Bangalay Retreat is the perfect location to explore the beautiful coastal forests and lakes and pristine beaches of the area.

The gantry at Bawley Beach, south coast NSW


For guests who enjoy walking, Bangalay Retreat is the perfect beginning for a coastal stroll, as short or as long as you wish. After only a short walk from the Retreat you can access the Murramurang Aboriginal Reserve at the northern end of Racecourse (Koorbrua) Beach. There you will find an easy track that passes middens and other sites of great Aboriginal cultural and historic significance. Heading north or south along Racecourse, you can discover many of the other glorious local beaches, such as Bull Pup, Cat and Kitten and Murramarang to the north, or Shell Beach and Kioloa to the south. 

Snapper Point offers a superb vantagepoint for whale watching (season May-June; Aug-Oct). For a more challenging walk along a stunning variety of untouched beaches, rock platforms and coastal forest, the Pretty Beach to Pebbly Beach walk offers an unforgettable experience, and can be combined with the Durras Mountain walking track for those wanting a loop walk with some incredible coastal views and wildlife spotting. 

To the north, the Nuggan Point walking track takes you through a coast dune forest, past coastal lakes and along sandy beaches. Further afield, the Pigeon House Mountain Didthul walking track is one of the best walks in Morton National Park and on the south coast. You’ll hike through forest, heathland and age-old sandstone before negotiating a series of ladders that lead you to the summit and a view that takes in the captivating sights of cliffs and gorges within the Budawang Wilderness, carved by the Clyde River. 

These are some of our favourite local walks, but you can find a large variety of options to suit all tastes and levels of fitness at

echidna at Bangalay Retreat, Bawley Point, NSW


There is an abundance of wildlife in the camp grounds, but by far one of the highlights is seeing eastern grey kangaroos that spend their days dozing near the beaches and by campgrounds until dusk when they gather to feed. You might also spot swamp wallabies, echidnas and wombats.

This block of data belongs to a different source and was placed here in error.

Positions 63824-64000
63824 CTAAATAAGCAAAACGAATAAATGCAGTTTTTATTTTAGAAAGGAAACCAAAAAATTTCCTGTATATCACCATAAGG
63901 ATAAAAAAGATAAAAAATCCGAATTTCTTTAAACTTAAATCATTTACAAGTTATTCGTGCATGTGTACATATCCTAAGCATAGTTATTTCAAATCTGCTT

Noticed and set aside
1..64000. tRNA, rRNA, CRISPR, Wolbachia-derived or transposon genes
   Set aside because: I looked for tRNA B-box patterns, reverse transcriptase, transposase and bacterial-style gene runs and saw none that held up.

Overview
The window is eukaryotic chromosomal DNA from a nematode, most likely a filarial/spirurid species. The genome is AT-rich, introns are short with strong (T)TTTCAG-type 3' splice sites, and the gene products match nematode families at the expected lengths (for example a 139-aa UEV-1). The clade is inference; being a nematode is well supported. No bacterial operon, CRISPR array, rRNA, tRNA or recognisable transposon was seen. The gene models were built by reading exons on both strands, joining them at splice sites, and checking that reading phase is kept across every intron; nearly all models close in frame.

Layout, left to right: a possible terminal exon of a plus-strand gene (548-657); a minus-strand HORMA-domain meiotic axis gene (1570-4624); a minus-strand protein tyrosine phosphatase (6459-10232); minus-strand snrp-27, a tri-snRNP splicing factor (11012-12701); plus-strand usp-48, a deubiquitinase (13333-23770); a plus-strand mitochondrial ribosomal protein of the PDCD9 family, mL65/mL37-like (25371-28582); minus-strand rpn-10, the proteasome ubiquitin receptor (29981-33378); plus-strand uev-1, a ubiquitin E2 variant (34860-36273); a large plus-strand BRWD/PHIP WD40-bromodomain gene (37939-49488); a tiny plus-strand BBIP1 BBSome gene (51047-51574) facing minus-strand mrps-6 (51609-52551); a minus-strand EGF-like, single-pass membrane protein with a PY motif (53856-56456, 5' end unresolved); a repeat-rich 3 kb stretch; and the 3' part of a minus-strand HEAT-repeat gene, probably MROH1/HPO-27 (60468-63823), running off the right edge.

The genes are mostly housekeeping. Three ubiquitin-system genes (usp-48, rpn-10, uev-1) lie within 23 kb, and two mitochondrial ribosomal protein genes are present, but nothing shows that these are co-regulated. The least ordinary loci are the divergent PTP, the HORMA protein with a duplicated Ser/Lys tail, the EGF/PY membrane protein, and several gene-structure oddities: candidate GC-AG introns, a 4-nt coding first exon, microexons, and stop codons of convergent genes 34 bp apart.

More than 90 species of birdlife can be found in the local area. Keep an eye out for Hooded Plover chicks on our local beaches over summer.  This critically endangered species hatch on a number of South Coast beaches, including the beaches surrounding Bangalay Retreat. 

These timid little shorebirds lay two or three eggs in a shallow nest scrape in the sand, just above the high tide mark. After four weeks, the tiny chicks hatch out and start roaming the beach looking for food. The parents accompany the chicks and attempt to protect them by distracting potential predators, but the little chicks must feed themselves. They need space to roam the beach to find food. Visitors to beaches can help the chicks survive by walking down by the waterline.

National Parks and Wildlife Service request people to be mindful of the hatchlings and to keep away from them and their nests. NPWS staff and Shorebird Recovery Program volunteers erect stake and string fencing and temporary beach signage to protect the nests and minimise disturbance to the birds.  There are less than 70 hooded plovers remaining in NSW and they need our help to survive.

At Bangalay Retreat we recommend our guests sit back and observe our beautiful wildlife in their natural environment without tempting them with any food, as it will inevitably cause them harm.


 Aboriginal People have a long connection with the Country of Murramarang National Park, and this continues to the present day. Indigenous People are believed to have lived on the south coast for at least twenty thousand years. The south coast headlands have long been their focus for economic life, giving easy access to the food resources of both the sea and the land. Plants within the landscape provided medicines and shelter. There is much evidence today of this history, including shell middens, tool manufacturing sites and indications of a specialised industry producing bone points and fishing hooks. Take a walk around Murramarang Aboriginal Area, to the north of Bangalay - there's a complex of middens that are of great cultural value to Indigenous People. Walk softly and do not disturb any cultural relics. Should you inadvertently stumble across one, please leave it where it is - and where it has been - for longer than we know.